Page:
Roman Catholics - a sought-after swing vote in several
battleground states - are caught up in a charged debate over how to
apply the church's moral teaching to politics.
Like other Americans, Catholics rate the economy as the top issue
for this election. But the political debate has once again pushed
the contentious issue of abortion to the fore, potentially affecting
how some "undecideds" vote. It has also stirred concerns that
partisanship on the part of a few church leaders could damage the
role of faith in public life.
Four years ago, conservatives helped deliver the Catholic vote to
George Bush over fellow-Catholic John Kerry, insisting that an
antiabortion stance was a litmus test for the candidates.
Viewing that effort as divisive and narrow, other Catholics have
since worked to broaden the political agenda to more fully reflect
the church's social teaching and its emphasis on promoting the
common good. They've created new organizations, such as Catholics
United and Catholics in Alliance for the Common Good, and reached
out to ordinary Catholics of every stripe, urging them to consider
candidates' positions on a wide range of societal issues.
"These new groups are moderate voices who are presenting the
whole array of Catholic social teaching, and they are having an
impact," says the Rev. Thomas Reese, senior fellow at Woodstock
Theological Center at Georgetown University in Washington.
At the same time, the US bishops modified their election
guidelines for 2008, presenting a moral framework but emphasizing
individual responsibility for "prudent" decisionmaking. Calling
abortion "an intrinsic evil" that must be opposed, they nevertheless
left the door ajar to voting for a candidate who supports abortion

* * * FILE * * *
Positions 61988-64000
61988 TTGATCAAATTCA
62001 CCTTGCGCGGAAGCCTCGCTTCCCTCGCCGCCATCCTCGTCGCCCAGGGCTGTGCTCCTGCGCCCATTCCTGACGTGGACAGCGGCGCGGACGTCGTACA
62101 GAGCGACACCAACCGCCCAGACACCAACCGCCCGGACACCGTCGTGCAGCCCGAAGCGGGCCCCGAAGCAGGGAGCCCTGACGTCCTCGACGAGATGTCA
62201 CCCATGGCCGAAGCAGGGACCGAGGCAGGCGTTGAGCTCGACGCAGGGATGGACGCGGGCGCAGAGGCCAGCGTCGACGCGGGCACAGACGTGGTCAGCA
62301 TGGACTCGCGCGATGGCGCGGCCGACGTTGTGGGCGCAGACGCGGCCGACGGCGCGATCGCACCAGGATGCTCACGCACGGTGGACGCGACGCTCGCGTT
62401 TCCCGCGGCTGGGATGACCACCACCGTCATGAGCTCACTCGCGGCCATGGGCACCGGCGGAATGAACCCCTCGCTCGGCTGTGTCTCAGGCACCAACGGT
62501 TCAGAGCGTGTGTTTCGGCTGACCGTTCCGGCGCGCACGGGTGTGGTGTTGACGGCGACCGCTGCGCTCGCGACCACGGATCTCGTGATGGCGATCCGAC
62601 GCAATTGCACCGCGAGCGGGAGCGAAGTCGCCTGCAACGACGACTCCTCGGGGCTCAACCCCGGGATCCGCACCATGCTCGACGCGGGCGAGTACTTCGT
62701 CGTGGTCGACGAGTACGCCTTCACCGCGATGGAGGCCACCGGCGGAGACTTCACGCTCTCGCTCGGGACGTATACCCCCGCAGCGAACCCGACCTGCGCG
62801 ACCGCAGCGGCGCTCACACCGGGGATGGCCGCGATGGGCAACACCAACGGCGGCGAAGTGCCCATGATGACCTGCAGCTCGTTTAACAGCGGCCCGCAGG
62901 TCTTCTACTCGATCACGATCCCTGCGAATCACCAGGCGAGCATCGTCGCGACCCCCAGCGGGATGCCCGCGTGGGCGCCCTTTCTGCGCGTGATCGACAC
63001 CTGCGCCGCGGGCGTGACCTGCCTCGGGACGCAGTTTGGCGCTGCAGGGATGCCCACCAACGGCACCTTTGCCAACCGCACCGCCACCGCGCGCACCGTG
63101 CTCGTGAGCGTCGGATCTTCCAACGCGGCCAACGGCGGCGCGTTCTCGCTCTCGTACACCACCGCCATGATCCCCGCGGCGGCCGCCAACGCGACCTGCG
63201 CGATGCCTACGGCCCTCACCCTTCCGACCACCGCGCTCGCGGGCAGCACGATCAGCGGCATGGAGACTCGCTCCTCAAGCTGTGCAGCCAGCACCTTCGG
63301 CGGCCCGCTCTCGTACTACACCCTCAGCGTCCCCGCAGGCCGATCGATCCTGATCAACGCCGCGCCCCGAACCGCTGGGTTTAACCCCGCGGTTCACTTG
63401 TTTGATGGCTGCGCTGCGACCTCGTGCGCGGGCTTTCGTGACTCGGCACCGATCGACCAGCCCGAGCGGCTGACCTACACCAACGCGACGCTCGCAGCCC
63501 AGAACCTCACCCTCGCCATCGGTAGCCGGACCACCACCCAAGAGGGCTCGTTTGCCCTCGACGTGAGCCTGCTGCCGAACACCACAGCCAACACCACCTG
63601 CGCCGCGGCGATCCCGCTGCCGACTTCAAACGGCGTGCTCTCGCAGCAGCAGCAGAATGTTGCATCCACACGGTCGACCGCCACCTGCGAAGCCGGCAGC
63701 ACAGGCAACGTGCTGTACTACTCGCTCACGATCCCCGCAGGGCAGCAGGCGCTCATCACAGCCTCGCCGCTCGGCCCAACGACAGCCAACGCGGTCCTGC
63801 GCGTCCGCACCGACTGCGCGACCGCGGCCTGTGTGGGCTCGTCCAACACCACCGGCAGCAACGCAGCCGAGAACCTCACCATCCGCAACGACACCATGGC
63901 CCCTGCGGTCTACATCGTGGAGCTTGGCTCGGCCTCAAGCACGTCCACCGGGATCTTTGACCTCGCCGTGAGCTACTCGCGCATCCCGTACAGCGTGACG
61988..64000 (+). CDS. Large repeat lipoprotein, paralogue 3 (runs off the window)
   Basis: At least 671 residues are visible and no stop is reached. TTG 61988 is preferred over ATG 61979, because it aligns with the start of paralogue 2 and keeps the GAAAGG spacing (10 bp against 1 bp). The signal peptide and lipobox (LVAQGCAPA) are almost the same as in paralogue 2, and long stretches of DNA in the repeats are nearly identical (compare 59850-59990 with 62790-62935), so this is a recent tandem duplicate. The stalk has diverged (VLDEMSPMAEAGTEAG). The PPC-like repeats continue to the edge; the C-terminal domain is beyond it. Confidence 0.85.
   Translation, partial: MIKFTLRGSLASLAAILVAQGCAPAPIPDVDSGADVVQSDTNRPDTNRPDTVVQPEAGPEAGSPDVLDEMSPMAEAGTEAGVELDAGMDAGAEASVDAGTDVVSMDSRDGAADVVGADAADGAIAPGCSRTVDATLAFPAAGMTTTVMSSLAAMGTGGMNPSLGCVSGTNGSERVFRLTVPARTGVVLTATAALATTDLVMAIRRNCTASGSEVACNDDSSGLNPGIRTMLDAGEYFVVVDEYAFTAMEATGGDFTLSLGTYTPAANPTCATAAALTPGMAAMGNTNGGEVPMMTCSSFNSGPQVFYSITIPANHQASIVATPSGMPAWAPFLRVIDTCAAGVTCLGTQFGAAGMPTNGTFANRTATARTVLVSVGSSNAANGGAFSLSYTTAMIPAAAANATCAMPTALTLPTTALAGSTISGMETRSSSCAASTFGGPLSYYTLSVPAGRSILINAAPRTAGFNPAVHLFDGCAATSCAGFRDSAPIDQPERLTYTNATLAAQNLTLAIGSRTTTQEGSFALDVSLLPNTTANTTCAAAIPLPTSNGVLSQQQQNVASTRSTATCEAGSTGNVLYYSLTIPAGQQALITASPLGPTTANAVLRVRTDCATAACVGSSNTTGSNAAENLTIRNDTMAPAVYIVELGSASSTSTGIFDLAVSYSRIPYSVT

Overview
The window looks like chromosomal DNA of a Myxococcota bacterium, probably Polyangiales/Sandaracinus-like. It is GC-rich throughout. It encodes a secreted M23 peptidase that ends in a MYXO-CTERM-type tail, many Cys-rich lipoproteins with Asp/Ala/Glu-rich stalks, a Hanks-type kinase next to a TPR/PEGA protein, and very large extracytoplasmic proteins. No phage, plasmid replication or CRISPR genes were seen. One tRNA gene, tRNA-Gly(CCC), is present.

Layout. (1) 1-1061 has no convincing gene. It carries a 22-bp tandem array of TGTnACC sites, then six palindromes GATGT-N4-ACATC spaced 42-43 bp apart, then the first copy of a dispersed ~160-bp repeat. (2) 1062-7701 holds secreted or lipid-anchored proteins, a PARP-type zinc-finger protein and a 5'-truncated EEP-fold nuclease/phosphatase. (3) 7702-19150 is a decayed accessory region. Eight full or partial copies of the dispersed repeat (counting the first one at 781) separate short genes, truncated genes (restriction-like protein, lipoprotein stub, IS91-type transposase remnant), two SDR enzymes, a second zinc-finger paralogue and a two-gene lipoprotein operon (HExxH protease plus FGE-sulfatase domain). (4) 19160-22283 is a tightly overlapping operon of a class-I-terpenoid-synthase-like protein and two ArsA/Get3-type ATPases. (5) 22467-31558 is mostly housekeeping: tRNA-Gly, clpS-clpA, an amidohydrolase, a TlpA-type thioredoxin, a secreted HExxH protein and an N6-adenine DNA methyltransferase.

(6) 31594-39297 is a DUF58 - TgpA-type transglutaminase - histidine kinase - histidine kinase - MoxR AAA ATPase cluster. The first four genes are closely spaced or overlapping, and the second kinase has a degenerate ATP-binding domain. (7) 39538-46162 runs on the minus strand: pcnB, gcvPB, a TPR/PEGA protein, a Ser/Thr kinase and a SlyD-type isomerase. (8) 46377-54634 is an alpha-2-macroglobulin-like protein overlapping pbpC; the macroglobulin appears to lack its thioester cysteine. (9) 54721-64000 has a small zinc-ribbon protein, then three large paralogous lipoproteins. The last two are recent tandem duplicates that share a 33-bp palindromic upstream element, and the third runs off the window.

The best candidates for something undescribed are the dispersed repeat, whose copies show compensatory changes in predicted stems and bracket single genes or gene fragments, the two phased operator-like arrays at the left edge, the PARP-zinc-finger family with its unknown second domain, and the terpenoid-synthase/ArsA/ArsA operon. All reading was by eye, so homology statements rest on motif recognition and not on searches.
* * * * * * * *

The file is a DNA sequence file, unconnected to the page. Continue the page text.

rights. In "Forming Consciences for Faithful Citizenship," the
bishops write: "There may be times when a Catholic who rejects a
candidate's unacceptable position may decide to vote for that
candidate for other morally grave reasons." (They also highlighted
fundamental concerns that include war and peace, poverty,
healthcare, a living wage, and environmental stewardship.)
Despite this opening, the endorsement of Barack Obama by
prominent Catholic Republican Douglas Kmiec, a constitutional law
expert at Pepperdine University, came as a great surprise to
Catholics. Professor Kmiec, a former legal adviser to Presidents
Reagan and George H.W. Bush, has written a controversial book - "Can
a Catholic Support Him?" - detailing his rationale for Senator Obama
based on the Catholic tradition.
While disagreeing with the Democrat's abortion-rights position,
he sees the candidate as sharing the broader worldview of Catholic
social teaching. Kmiec once worked on briefs seeking to overturn Roe
v. Wade, but he argues that the commitment to programs that reduce
abortions will be more effective than continuing to try to reverse
Roe. Even if a reversal were achievable, it would only throw the
decision back to the states and abortion would continue, he says.
"It's an argument that will make sense to Catholics who are
pragmatists," says Father Reese.Kmiec's comments immediately got him
into trouble. A local priest attacked him in a sermon and refused to
give him Communion. (Cardinal Roger Mahony, archbishop of Los
Angeles, later called that action indefensible.) Church leaders
insist that efforts to overturn Roe continue as well as programs to
reduce abortions. …